At the hearing on the Defendant's motion to suppress, the Defendant conceded that the initial stop of the vehicle he was driving was lawful and did not violate the Fourth Amendment's prohibition of "unreasonable searches and seizures." However, the Defendant did argue that his "continuing detention" after the Trooper saw the temporary registration affixed to the inside of the rear window of the Defendant's vehicle did violate the Fourth Amendment, and that the methamphetamine and ammunition later found in the search of his person, as well as the additional methamphetamine and the firearm found inside his car, together with all statements made by him to the police after his arrest, should be suppressed, and not used at trial. In thus arguing, the Defendant cited, and relied heavily on, United States v. McSwain, 29 F.3d 558 (10th Cir. 1994), and our unpublished opinion in United States v. Pina-Aboite, 109 Fed. Appx. 227 (10th Cir. 2004). In McSwain, 29 F.3d at 561, we spoke as follows:
Trooper Avery stopped Mr. McSwain for the sole purpose of ensuring the validity of the vehicle's temporary registration sticker. Once Trooper Avery approached the vehicle on foot and observed that the temporary sticker was valid and had not expired, the purpose of the stop was satisfied. Trooper Avery's further detention of the vehicle to question Mr. McSwain about his vehicle and travel itinerary and to request his license and registration exceeded the scope of the stop's underlying justification.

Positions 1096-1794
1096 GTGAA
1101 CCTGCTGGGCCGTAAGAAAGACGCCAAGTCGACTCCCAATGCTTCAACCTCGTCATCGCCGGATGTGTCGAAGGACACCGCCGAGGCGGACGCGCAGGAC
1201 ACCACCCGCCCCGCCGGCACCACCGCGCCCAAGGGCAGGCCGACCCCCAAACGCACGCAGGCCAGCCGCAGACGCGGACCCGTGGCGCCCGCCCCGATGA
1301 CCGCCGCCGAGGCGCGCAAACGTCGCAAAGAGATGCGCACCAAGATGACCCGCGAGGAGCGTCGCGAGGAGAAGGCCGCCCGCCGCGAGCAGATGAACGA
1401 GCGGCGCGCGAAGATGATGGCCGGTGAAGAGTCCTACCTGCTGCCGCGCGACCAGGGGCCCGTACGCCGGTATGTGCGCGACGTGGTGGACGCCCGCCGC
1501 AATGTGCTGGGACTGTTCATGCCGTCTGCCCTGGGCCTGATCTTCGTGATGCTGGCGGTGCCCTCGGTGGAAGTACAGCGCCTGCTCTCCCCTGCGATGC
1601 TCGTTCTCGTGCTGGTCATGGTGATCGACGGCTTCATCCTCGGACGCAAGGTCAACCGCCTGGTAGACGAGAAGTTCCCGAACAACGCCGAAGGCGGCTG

The district court, in its order denying the Defendant's motion to suppress, found that there were facts in the present case which were different than the facts in McSwain and Pina-Aboite and that these cases did not control the instant case. We agree. The starting point in our discussion is that the Trooper saw nothing in the rear window of the Cherokee until after he had determined that its license plates were expired and stopped the Cherokee. Only after he had stopped the Cherokee in a well-lit parking lot of a motel and had turned on his own search lights did he first see anything affixed to the rear window of the Cherokee. At that point in time he did not examine the paper he had just noticed, but proceeded directly to the driver's side of the Cherokee and engaged in conversation with the Defendant. The Defendant and the Trooper then went back to examine the "piece of paper" more clearly. It was only after the Defendant, sua sponte, so to speak, wiped the foreign particles off the window that the registration became apparent to the Trooper. In this regard, it would appear that it was later determined that the temporary registration had not expired, and was still valid. In connection therewith, the Trooper testified that as the Defendant was wiping the dust and grime off the windshield, it occurred to him that the Defendant had perhaps violated the Wyoming statute. As above mentioned, in this regard, the district court concluded that the Trooper did have a reasonable articulable suspicion that the Defendant had violated the Wyoming statute. Terry v. Ohio, 392 U.S. 1 (1968); United States v. Botero-Ospina, 71 F.3d 783 (10th Cir. 1995). We agree, and like the district court, we reject the suggestion that the Trooper knew the registration was valid when he first exited his vehicle and went forward to engage in conversation with the Defendant.